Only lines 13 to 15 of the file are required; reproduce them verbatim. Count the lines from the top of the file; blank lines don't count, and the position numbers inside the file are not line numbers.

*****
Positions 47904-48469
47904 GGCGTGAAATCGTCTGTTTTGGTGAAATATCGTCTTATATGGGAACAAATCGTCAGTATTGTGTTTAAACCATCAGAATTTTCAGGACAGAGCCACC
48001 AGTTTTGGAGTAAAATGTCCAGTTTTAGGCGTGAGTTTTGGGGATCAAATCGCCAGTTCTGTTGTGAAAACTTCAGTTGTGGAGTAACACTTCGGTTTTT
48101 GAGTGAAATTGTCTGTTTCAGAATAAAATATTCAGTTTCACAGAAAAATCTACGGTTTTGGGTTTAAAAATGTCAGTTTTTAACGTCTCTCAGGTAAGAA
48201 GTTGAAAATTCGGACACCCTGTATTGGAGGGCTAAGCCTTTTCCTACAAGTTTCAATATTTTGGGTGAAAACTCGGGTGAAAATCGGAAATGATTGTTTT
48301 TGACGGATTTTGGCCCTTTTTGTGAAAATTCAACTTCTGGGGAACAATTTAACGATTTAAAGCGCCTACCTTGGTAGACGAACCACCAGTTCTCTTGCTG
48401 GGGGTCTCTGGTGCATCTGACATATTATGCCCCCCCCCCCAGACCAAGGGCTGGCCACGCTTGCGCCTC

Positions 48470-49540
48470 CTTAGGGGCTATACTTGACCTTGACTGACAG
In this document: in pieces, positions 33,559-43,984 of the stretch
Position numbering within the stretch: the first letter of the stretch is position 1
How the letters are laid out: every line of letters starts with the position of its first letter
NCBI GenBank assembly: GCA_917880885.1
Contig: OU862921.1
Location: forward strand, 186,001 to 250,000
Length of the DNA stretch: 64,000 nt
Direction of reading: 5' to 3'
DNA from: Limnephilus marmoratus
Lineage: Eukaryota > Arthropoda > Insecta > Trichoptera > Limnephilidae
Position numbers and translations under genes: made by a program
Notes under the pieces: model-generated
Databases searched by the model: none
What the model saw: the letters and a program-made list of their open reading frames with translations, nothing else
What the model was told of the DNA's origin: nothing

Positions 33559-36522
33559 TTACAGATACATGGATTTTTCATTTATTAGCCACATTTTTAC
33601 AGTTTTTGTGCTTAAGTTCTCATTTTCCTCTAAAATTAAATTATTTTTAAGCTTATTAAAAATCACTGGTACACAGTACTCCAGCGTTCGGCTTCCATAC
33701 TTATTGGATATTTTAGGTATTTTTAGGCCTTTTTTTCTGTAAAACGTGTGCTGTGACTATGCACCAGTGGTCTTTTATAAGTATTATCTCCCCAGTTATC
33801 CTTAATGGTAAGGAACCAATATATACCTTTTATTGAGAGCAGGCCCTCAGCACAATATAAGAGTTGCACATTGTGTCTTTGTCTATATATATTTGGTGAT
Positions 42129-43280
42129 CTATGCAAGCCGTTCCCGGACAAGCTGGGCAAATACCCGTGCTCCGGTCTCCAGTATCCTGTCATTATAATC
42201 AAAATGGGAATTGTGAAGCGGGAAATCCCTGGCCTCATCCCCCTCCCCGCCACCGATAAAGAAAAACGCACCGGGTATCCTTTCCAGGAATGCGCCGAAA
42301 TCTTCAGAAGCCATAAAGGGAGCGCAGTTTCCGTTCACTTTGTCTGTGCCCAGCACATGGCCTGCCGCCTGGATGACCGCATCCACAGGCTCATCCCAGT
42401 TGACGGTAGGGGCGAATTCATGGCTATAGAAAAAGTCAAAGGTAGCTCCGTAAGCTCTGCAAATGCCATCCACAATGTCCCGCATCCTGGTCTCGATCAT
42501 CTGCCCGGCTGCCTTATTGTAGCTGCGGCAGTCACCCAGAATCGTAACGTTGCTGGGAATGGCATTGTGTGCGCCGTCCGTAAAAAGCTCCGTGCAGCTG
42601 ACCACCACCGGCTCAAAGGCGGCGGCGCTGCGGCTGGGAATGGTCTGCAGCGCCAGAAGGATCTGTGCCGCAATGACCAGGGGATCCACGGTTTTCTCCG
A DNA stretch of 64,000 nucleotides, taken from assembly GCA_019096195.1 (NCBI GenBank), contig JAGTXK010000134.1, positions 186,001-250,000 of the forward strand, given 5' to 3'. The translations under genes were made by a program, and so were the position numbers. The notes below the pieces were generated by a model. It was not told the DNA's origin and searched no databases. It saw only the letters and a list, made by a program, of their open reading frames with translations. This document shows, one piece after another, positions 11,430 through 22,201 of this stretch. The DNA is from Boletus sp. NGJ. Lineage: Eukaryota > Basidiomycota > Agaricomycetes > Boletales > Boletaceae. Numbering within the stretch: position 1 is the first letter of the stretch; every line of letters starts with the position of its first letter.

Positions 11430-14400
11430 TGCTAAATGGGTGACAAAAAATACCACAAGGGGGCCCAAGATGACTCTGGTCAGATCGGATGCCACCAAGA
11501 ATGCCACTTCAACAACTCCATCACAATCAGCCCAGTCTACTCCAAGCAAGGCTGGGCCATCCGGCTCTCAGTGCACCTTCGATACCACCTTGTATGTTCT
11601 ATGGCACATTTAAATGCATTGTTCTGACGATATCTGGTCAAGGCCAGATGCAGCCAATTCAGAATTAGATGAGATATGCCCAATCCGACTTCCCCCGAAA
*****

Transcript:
NCBI GenBank assembly: GCA_917880885.1
Contig: OU862921.1
Location: forward strand, 186,001 to 250,000